More National MPs have given their valedictory speeches in Parliament, but not everyone went quietly.
Former Deputy Prime Minister Paula Bennett and other MPs Sarah Dowie and Alastair Scott gave their farewell speeches to the House last night.
But among the thank you messages and jokes, there were pointed comments about the culture at Parliament and the toll it takes.
Alastair Scott spoke of his frustration that several of his bills in the ballot were unable to get over the line during his six years as an MP.
"Some friends said I was mad going into politics, it was a thankless task and I would not have the patience and they were generally right, however Mr Speaker I would not change a thing," he said.
Paula Bennett spoke about her achievements as Minister of Social Development and Child Youth and Family from 2008.
"[It] was daunting and exciting, nothing can prepare you for a job like that, I was considered by many as the weak link, there were bets on around this building on how many months I could survive, that only emboldened me to prove them wrong," she said.
And staying true to her sense of humour, she spoke about how she would spend her life outside of politics with her husband Alan.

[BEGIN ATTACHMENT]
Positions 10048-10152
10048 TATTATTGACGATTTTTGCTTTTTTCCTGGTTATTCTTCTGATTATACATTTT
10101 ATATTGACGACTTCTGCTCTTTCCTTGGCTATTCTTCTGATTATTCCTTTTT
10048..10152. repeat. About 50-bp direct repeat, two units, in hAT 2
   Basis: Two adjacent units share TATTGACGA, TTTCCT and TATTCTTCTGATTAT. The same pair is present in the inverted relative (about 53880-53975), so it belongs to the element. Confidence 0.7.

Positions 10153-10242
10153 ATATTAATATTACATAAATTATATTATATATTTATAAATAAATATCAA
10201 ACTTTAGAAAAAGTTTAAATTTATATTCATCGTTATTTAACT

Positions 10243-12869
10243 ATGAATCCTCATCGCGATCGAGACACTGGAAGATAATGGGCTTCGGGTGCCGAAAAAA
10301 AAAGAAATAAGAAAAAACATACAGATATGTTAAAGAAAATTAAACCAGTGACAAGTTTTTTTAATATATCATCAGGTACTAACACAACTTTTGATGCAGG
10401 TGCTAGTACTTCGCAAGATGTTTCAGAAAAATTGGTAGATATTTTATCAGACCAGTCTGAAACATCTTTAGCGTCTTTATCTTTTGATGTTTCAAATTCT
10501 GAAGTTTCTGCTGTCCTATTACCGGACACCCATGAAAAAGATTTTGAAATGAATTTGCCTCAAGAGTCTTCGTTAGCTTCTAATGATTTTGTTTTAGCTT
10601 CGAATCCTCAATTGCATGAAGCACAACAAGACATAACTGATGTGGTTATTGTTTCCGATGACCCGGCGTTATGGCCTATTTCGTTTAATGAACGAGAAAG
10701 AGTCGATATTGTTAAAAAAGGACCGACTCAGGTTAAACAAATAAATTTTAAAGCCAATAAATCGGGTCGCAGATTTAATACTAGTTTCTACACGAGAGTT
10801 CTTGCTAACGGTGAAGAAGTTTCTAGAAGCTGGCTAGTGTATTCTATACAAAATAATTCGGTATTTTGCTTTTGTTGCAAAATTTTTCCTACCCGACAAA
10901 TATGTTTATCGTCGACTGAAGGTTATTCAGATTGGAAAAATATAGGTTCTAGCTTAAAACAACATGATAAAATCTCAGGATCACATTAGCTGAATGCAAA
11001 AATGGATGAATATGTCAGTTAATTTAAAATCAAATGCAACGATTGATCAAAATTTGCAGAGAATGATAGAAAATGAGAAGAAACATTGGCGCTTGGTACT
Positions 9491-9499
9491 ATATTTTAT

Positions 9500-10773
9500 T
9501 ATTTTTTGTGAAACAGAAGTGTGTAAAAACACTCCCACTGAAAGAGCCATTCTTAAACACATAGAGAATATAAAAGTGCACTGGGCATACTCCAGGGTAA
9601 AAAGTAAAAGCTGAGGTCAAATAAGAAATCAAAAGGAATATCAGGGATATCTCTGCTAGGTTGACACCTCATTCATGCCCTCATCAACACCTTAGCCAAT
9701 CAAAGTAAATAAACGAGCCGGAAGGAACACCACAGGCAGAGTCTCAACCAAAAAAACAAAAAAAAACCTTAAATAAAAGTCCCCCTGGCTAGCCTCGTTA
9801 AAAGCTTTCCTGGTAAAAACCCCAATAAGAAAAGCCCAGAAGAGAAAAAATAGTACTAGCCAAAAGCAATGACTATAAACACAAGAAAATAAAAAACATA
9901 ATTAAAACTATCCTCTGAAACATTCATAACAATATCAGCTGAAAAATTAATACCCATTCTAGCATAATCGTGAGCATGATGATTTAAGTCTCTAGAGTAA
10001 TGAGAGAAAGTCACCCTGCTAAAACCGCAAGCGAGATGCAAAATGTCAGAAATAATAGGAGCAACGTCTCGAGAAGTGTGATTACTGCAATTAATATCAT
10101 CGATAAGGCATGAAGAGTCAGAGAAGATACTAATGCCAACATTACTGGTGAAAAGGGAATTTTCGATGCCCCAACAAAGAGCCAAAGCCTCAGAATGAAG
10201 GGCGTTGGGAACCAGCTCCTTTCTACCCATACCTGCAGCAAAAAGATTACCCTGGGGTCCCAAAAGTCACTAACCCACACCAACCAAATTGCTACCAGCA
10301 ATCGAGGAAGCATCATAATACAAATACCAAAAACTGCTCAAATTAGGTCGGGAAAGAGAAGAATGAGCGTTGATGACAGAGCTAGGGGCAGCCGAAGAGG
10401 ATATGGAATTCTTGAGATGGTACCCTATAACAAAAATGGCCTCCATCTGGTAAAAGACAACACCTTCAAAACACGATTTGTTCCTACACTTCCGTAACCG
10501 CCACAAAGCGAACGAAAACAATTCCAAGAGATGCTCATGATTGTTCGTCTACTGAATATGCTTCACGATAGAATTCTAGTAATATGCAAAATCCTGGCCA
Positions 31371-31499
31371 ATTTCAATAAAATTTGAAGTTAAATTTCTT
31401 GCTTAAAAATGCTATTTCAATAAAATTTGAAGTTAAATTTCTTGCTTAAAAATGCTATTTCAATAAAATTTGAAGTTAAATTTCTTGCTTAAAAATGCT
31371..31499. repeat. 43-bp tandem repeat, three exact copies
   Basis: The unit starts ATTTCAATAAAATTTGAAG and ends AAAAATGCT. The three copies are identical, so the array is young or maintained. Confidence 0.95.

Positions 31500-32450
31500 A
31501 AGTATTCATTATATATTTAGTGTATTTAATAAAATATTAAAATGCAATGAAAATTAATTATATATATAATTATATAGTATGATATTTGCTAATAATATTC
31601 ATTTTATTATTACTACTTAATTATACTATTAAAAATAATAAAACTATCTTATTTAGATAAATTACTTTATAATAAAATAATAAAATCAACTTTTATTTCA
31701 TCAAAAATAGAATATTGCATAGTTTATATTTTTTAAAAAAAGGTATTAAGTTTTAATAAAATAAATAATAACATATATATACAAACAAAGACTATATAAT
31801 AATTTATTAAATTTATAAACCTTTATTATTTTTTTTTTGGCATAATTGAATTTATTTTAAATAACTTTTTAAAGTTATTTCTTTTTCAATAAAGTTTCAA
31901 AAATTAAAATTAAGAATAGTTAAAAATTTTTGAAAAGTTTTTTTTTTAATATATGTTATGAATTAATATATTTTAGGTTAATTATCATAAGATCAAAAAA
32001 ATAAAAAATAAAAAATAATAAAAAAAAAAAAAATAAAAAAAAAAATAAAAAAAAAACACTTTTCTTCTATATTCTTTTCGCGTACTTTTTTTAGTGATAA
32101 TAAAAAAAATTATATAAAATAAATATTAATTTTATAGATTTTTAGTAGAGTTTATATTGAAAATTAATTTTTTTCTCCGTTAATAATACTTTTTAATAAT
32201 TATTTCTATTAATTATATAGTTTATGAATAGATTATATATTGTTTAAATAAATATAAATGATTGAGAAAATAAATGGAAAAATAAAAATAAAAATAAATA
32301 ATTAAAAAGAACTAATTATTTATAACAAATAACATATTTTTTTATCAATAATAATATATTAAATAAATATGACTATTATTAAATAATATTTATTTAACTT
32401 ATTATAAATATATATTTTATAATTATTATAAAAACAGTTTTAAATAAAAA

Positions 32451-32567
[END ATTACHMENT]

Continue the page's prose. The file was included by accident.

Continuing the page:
"The other week he informed me he now feels unshackled, that he no longer has to come through under the scrutiny because of my public profile and he is going to go out there and I've got to say it scared me.
"Then I thought about it and thought, 'stuff it I'm joining him on the wild side honey'," she said.
But Sarah Dowie's speech stood out as the most emotional.
She spoke about her treatment following a police investigation last year into text messages she sent to former National MP Jami-Lee Ross.
No charges were pursued, but the experience was clearly still raw and Dowie highlighted the difference in treatment women MPs receive.
"One woman said to me recently, Sarah you were absolutely trashed in the media in 2019 and yet these other MPs experience a couple of media cycles of scrutiny and hide behind mental health issues for their bad behaviour," she said.
But she said she did not stand alone during her time at Parliament.
She tearfully thanked Brett Hudson, Stuart Smith, Matt Doocey, and Todd Barclay - a group who dubbed themselves the Breakfast Club.
And as a nod to them finished with a reference to the movie.
Amy Adams and Nikki Kaye will be making their valedictory speeches tomorrow.